Women who have been diagnosed with and treated for precancerous cells on the cervix may be at increased risk for developing and dying from cervical or vaginal cancer, new research suggests.
However, the researchers added that the overall risk of cervical or vaginal cancer is still low for women who have been diagnosed and treated for abnormal cells on the cervix.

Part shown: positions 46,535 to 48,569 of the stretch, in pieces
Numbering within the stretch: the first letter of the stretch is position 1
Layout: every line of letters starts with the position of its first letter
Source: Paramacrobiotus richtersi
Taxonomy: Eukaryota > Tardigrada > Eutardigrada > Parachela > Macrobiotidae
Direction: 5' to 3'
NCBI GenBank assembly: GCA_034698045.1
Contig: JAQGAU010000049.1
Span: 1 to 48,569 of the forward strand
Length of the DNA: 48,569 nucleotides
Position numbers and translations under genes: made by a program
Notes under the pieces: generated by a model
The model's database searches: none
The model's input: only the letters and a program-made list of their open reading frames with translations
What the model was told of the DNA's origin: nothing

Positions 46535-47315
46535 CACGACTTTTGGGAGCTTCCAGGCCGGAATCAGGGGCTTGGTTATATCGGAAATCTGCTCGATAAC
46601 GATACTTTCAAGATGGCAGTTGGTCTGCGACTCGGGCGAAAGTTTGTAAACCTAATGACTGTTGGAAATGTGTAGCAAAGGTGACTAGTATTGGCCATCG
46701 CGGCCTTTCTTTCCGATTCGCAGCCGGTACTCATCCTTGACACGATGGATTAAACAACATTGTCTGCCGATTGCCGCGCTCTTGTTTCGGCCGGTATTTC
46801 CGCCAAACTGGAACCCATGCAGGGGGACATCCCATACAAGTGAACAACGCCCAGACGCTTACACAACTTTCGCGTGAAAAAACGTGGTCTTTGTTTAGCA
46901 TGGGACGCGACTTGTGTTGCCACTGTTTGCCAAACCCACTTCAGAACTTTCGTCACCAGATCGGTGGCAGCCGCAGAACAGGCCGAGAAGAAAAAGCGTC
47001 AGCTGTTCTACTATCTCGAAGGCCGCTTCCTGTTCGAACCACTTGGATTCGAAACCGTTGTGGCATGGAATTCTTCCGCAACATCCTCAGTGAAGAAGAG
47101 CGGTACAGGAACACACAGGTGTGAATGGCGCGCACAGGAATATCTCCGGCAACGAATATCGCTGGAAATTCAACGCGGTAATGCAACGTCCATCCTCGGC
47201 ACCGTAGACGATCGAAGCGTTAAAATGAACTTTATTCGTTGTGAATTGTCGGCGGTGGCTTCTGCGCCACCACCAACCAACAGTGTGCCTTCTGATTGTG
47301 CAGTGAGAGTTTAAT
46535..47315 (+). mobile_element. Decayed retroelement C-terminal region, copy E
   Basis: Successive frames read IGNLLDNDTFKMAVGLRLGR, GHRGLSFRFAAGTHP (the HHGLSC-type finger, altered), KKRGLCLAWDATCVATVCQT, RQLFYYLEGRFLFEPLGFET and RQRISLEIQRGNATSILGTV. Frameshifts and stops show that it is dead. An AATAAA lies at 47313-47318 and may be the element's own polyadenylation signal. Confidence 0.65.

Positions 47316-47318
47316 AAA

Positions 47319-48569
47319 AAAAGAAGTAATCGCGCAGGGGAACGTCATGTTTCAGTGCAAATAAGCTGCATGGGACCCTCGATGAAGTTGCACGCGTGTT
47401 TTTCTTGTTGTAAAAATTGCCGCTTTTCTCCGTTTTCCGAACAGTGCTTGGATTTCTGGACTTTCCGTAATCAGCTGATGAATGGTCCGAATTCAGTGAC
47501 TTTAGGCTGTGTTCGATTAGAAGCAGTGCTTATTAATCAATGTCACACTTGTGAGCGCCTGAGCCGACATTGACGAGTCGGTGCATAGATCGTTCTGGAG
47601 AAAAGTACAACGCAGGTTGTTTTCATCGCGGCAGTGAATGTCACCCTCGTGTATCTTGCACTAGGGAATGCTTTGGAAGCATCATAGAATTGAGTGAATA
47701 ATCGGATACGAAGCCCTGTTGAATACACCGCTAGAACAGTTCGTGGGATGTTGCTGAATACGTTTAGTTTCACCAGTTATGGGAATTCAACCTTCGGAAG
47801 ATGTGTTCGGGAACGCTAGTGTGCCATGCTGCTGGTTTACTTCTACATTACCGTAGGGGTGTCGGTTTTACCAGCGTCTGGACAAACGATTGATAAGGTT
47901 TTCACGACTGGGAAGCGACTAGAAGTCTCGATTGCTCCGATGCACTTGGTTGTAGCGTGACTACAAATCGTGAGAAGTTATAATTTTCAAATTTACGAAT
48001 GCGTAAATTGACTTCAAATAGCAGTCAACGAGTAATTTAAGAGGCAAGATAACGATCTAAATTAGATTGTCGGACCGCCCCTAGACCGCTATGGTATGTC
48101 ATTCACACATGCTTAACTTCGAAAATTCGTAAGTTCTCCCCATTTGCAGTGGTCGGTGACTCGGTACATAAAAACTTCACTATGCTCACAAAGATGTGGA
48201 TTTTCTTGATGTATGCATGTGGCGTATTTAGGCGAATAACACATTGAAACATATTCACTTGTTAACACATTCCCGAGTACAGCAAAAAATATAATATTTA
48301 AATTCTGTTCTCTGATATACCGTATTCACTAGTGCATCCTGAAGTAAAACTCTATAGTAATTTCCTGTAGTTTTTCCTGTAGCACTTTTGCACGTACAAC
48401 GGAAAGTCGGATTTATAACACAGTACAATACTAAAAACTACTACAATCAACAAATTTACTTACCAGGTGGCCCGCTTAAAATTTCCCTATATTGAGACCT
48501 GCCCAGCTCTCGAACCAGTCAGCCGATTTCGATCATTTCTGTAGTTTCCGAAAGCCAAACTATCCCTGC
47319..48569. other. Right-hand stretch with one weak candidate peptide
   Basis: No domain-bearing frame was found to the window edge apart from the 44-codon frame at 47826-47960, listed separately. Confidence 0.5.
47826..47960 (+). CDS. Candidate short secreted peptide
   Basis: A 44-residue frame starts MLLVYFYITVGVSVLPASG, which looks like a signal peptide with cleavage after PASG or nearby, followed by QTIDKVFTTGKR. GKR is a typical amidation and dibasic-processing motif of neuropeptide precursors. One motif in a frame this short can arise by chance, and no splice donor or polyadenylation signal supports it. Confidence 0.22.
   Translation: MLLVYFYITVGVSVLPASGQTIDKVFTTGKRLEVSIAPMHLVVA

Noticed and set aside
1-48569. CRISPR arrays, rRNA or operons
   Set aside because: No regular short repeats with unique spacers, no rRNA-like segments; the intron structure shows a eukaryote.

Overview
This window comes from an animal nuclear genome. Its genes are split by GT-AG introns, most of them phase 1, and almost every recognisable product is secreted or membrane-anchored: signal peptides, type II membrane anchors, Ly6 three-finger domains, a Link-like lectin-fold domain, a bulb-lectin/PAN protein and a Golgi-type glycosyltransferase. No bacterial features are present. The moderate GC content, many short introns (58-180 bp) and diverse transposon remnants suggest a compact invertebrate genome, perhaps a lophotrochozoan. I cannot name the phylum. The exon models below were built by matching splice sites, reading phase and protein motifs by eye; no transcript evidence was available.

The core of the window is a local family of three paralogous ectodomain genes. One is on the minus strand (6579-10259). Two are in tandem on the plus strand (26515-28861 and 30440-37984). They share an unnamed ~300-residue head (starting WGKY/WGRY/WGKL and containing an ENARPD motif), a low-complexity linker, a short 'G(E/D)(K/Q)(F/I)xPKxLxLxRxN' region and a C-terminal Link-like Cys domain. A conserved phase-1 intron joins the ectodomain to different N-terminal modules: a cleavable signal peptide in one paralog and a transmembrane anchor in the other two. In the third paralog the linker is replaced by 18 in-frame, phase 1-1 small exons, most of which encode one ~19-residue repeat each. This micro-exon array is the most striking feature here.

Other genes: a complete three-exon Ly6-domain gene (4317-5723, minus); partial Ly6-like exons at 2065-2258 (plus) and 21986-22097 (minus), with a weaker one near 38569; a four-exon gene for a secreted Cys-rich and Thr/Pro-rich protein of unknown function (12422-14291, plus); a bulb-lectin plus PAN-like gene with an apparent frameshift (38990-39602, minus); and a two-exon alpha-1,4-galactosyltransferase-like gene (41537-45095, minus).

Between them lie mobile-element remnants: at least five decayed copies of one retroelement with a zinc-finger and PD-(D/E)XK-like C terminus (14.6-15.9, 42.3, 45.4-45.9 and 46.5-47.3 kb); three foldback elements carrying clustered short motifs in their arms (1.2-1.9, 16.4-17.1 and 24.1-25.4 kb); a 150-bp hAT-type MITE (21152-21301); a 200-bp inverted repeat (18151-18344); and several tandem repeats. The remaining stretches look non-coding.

The study authors analyzed data from more than 150,000 Swedish women who were treated for abnormal cells on the cervix. Of those, nearly 1,100 were later diagnosed with invasive cervical cancer and about 150 were diagnosed with invasive vaginal cancer. There were more than 300 deaths from cervical cancer and about 50 deaths from vaginal cancer.